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IDS's, host: headers, and .printer ISAPI overflow as an example
From: "Marc Maiffret" <marc () eeye com>
Date: Sun, 10 Jun 2001 04:42:40 -0700
A lot of Intrusion Detection Systems are only look for Host: strings when
dealing with web server attacks that do "bad things" with the Host: field.
An example of that would be the .printer ISAPI overflow that eEye released a
few weeks or so ago.
We have seen three distinct patterns in signatures attempting to detect this
1. Block/alert all .printer attacks: this causes all .printer attacks to be
signaled as attacks, potentially causing many false positives in
environments where it is used. However, I would agree that .printer is not
recommended at all for public web servers.
2. Blocking shell code signatures: This is only as effective as the sigs
are. Writing shell code to avoid these sigs completely can typically be done
in a matter of a few minutes.
3. Those that deal with Host: headers. This seems to be the best targeting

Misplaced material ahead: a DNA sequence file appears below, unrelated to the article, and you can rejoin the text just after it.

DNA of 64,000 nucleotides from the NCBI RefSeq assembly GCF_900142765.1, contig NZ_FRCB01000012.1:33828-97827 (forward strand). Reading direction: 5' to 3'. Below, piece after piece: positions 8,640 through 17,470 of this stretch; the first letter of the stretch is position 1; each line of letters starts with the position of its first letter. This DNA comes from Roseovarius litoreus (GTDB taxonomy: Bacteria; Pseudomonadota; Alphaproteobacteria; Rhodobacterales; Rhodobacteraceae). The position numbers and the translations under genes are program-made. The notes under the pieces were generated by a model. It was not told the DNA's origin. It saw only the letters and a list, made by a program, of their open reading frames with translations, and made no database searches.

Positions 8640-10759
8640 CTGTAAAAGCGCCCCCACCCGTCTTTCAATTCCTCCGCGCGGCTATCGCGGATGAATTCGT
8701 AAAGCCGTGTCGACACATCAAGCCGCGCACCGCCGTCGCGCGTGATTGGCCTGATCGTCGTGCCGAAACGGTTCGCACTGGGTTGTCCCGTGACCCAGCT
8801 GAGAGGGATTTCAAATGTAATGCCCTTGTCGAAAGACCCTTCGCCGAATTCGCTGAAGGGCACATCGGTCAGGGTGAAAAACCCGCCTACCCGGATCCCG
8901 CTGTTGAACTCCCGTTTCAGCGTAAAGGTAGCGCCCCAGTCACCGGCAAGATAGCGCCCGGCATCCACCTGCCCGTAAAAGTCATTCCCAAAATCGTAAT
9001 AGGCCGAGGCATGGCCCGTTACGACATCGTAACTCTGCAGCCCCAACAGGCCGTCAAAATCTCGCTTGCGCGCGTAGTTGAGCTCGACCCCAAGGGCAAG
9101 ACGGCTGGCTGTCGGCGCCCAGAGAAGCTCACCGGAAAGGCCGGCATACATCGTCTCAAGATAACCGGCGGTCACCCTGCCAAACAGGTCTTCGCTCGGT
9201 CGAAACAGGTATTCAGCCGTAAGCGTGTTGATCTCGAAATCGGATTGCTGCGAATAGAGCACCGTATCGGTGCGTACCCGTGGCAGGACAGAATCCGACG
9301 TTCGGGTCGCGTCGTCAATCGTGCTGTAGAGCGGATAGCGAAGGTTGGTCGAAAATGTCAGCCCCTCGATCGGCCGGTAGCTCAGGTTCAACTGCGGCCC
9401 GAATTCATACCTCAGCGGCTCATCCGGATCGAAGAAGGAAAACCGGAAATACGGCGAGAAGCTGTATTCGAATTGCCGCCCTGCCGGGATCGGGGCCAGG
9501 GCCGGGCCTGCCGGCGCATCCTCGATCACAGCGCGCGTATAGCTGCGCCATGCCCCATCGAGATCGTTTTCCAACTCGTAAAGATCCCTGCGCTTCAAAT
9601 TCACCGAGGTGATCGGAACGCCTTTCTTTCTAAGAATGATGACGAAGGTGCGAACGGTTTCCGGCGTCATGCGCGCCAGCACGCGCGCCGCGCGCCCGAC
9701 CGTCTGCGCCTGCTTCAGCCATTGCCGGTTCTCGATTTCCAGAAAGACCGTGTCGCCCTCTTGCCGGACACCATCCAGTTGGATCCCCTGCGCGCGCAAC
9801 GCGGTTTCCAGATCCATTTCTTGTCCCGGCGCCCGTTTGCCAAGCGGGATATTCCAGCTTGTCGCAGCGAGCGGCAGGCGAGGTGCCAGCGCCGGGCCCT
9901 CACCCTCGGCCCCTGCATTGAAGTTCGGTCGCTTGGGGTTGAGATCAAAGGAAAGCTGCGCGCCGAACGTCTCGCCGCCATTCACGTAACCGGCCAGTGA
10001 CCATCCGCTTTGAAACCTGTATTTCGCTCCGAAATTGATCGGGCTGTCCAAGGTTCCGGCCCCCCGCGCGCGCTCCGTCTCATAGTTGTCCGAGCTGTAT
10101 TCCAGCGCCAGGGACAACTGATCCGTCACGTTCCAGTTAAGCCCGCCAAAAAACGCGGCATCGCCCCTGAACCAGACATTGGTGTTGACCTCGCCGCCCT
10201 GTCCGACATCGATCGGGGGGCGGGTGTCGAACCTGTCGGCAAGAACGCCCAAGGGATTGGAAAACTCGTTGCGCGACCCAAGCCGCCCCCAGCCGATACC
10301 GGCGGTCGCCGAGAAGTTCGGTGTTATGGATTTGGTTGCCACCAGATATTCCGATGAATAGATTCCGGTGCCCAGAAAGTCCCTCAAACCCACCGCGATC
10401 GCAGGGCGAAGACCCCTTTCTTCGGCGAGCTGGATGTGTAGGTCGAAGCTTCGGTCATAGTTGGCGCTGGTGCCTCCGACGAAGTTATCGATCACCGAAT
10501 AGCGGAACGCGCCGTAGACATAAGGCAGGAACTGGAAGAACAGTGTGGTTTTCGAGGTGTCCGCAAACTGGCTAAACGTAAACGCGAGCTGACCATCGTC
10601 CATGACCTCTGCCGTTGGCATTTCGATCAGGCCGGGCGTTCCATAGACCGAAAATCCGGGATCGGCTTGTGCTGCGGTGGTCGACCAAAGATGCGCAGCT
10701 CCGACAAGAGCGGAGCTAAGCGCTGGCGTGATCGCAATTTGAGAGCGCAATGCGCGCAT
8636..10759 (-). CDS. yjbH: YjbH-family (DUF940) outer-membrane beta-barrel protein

for this attack sig, but all that we have seen are flawed in their
implementation, and here's how to walk past them:
The overflow, when released, would have a client request that looked like
GET /anything.printer HTTP/1.1
Some IDS's looking for Host: overflows were basically only looking for Host:
However, the above attack can also be represented as:
GET http://overflow/anything.printer HTTP/1.0
To IIS (and a lot of other web servers) both requests are valid and both
requests contain valid host header information. IIS will process both of
them in the same manner. So if an attacker changes any of the various
exploit programs on the net to place the overflow buffer in http://%s/
instead of Host: %s then that exploit will basically sneak past certain
IDS's that are only focusing on Host: data instead of doing proper host
just a heads up
Chief Hacking Officer
eEye Digital Security
http://eEye.com/Retina - Like Intrusion Detection, except it stops the
attackers of today, yesterday.
http://eEye.com/Iris - Network Traffic Analyzer
http://eEye.com/SecureIIS - Stop known and unknown IIS web server attacks
- IDS's, host: headers, and .printer ISAPI overflow as an example Marc Maiffret (Jun 10)